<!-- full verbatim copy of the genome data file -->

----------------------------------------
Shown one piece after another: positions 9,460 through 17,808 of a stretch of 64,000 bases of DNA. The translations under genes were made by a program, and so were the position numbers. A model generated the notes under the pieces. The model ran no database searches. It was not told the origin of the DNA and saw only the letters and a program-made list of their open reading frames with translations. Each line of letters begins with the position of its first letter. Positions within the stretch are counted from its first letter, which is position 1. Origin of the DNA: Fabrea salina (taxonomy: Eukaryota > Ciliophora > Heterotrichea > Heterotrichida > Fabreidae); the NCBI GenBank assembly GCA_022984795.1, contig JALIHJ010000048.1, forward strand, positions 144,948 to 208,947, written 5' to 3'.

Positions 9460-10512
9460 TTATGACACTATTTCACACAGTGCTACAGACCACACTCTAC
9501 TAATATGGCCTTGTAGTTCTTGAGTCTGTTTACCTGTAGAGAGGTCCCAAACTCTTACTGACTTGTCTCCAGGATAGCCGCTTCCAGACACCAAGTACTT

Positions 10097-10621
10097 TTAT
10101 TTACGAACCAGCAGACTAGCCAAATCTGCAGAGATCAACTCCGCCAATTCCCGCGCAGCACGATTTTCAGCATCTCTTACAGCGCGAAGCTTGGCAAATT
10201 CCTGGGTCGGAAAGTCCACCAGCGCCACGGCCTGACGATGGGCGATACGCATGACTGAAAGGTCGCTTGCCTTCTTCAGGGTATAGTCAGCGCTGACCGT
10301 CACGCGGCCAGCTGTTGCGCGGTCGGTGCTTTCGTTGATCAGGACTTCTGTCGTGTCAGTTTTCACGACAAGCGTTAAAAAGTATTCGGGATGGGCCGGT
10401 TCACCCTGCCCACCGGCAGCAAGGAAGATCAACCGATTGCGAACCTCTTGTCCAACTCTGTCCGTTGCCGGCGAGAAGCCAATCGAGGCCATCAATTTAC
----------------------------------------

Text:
Shown one piece after another: positions 9,460 through 17,808 of a stretch of 64,000 bases of DNA. The translations under genes were made by a program, and so were the position numbers. A model generated the notes under the pieces. The model ran no database searches. It was not told the origin of the DNA and saw only the letters and a program-made list of their open reading frames with translations. Each line of letters begins with the position of its first letter. Positions within the stretch are counted from its first letter, which is position 1. Origin of the DNA: Fabrea salina (taxonomy: Eukaryota > Ciliophora > Heterotrichea > Heterotrichida > Fabreidae); the NCBI GenBank assembly GCA_022984795.1, contig JALIHJ010000048.1, forward strand, positions 144,948 to 208,947, written 5' to 3'.

Positions 9460-10512
9460 TTATGACACTATTTCACACAGTGCTACAGACCACACTCTAC
9501 TAATATGGCCTTGTAGTTCTTGAGTCTGTTTACCTGTAGAGAGGTCCCAAACTCTTACTGACTTGTCTCCAGGATAGCCGCTTCCAGACACCAAGTACTT

Positions 10097-10621
10097 TTAT
10101 TTACGAACCAGCAGACTAGCCAAATCTGCAGAGATCAACTCCGCCAATTCCCGCGCAGCACGATTTTCAGCATCTCTTACAGCGCGAAGCTTGGCAAATT
10201 CCTGGGTCGGAAAGTCCACCAGCGCCACGGCCTGACGATGGGCGATACGCATGACTGAAAGGTCGCTTGCCTTCTTCAGGGTATAGTCAGCGCTGACCGT
10301 CACGCGGCCAGCTGTTGCGCGGTCGGTGCTTTCGTTGATCAGGACTTCTGTCGTGTCAGTTTTCACGACAAGCGTTAAAAAGTATTCGGGATGGGCCGGT
10401 TCACCCTGCCCACCGGCAGCAAGGAAGATCAACCGATTGCGAACCTCTTGTCCAACTCTGTCCGTTGCCGGCGAGAAGCCAATCGAGGCCATCAATTTAC